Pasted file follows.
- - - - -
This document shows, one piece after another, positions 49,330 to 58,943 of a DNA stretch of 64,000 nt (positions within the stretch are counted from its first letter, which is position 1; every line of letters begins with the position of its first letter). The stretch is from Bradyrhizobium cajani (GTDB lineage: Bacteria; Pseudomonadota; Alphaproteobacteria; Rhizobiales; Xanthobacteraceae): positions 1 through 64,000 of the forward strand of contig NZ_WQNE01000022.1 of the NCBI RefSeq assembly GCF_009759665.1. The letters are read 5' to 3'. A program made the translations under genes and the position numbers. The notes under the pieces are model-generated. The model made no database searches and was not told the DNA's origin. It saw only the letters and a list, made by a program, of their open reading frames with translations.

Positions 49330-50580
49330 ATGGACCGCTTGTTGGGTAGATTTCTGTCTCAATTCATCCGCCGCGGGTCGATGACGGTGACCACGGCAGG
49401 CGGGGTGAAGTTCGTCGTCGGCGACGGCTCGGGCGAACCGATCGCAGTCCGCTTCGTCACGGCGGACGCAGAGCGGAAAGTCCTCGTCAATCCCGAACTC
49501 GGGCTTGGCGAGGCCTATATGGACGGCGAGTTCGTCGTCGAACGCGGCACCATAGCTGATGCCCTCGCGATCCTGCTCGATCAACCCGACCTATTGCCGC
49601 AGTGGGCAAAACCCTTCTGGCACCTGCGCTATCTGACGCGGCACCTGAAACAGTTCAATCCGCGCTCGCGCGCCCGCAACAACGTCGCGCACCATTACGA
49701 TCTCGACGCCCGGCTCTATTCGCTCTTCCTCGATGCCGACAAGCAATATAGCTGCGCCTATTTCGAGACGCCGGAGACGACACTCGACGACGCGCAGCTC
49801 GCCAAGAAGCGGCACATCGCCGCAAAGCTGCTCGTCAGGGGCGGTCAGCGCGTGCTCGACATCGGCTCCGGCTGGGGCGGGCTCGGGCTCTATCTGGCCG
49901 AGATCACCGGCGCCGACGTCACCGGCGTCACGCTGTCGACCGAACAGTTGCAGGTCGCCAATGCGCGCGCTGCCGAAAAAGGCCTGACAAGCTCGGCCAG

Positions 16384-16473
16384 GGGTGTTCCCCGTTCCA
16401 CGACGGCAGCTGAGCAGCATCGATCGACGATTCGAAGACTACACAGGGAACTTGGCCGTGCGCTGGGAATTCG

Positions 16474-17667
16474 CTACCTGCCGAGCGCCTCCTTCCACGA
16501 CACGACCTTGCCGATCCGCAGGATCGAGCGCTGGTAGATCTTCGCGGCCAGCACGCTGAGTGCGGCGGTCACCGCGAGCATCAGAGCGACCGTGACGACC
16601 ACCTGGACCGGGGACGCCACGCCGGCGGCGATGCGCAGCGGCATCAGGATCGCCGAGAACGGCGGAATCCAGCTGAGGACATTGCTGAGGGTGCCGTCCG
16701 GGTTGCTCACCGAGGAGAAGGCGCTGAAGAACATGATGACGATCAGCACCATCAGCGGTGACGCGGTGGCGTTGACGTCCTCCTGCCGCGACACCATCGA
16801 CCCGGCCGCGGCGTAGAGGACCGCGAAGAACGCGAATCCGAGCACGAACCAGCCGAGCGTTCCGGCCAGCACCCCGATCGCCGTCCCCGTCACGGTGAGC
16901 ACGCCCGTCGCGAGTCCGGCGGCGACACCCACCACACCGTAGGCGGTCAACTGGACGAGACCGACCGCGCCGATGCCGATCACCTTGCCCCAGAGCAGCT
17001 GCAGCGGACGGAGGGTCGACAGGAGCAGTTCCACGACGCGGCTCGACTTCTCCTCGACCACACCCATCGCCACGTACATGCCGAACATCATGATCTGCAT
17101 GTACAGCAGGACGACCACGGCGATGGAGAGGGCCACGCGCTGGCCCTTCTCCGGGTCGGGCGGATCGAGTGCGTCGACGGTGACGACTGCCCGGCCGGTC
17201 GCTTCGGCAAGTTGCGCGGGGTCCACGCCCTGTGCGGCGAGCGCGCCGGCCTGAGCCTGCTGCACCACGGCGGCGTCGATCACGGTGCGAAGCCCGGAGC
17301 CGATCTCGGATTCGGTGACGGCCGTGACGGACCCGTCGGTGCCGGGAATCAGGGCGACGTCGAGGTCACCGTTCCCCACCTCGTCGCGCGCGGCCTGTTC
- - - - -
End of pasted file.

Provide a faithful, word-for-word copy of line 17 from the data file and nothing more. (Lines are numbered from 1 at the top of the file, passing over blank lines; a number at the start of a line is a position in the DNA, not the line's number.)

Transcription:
16701 GGTTGCTCACCGAGGAGAAGGCGCTGAAGAACATGATGACGATCAGCACCATCAGCGGTGACGCGGTGGCGTTGACGTCCTCCTGCCGCGACACCATCGA